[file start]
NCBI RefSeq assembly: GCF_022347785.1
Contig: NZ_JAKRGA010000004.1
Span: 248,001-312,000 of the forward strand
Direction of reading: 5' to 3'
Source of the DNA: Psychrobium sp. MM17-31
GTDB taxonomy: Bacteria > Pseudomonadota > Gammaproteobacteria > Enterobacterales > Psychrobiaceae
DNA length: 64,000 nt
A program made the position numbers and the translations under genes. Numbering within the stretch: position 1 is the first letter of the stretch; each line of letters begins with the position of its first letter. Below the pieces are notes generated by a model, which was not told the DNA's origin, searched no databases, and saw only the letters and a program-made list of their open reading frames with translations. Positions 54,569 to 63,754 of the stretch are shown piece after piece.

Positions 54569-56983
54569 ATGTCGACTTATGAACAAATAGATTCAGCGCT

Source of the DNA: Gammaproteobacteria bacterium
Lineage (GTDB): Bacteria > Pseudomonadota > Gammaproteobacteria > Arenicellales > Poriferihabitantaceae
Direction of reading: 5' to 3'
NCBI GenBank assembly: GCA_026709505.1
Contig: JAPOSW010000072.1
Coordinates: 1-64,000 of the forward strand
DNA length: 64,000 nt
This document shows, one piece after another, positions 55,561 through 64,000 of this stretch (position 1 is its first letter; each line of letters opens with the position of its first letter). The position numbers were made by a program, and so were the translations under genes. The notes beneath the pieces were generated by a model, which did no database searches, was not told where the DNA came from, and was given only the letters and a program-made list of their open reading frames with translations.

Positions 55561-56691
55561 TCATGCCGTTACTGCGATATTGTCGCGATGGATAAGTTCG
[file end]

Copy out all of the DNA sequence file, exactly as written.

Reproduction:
NCBI RefSeq assembly: GCF_022347785.1
Contig: NZ_JAKRGA010000004.1
Span: 248,001-312,000 of the forward strand
Direction of reading: 5' to 3'
Source of the DNA: Psychrobium sp. MM17-31
GTDB taxonomy: Bacteria > Pseudomonadota > Gammaproteobacteria > Enterobacterales > Psychrobiaceae
DNA length: 64,000 nt
A program made the position numbers and the translations under genes. Numbering within the stretch: position 1 is the first letter of the stretch; each line of letters begins with the position of its first letter. Below the pieces are notes generated by a model, which was not told the DNA's origin, searched no databases, and saw only the letters and a program-made list of their open reading frames with translations. Positions 54,569 to 63,754 of the stretch are shown piece after piece.

Positions 54569-56983
54569 ATGTCGACTTATGAACAAATAGATTCAGCGCT

Source of the DNA: Gammaproteobacteria bacterium
Lineage (GTDB): Bacteria > Pseudomonadota > Gammaproteobacteria > Arenicellales > Poriferihabitantaceae
Direction of reading: 5' to 3'
NCBI GenBank assembly: GCA_026709505.1
Contig: JAPOSW010000072.1
Coordinates: 1-64,000 of the forward strand
DNA length: 64,000 nt
This document shows, one piece after another, positions 55,561 through 64,000 of this stretch (position 1 is its first letter; each line of letters opens with the position of its first letter). The position numbers were made by a program, and so were the translations under genes. The notes beneath the pieces were generated by a model, which did no database searches, was not told where the DNA came from, and was given only the letters and a program-made list of their open reading frames with translations.

Positions 55561-56691
55561 TCATGCCGTTACTGCGATATTGTCGCGATGGATAAGTTCG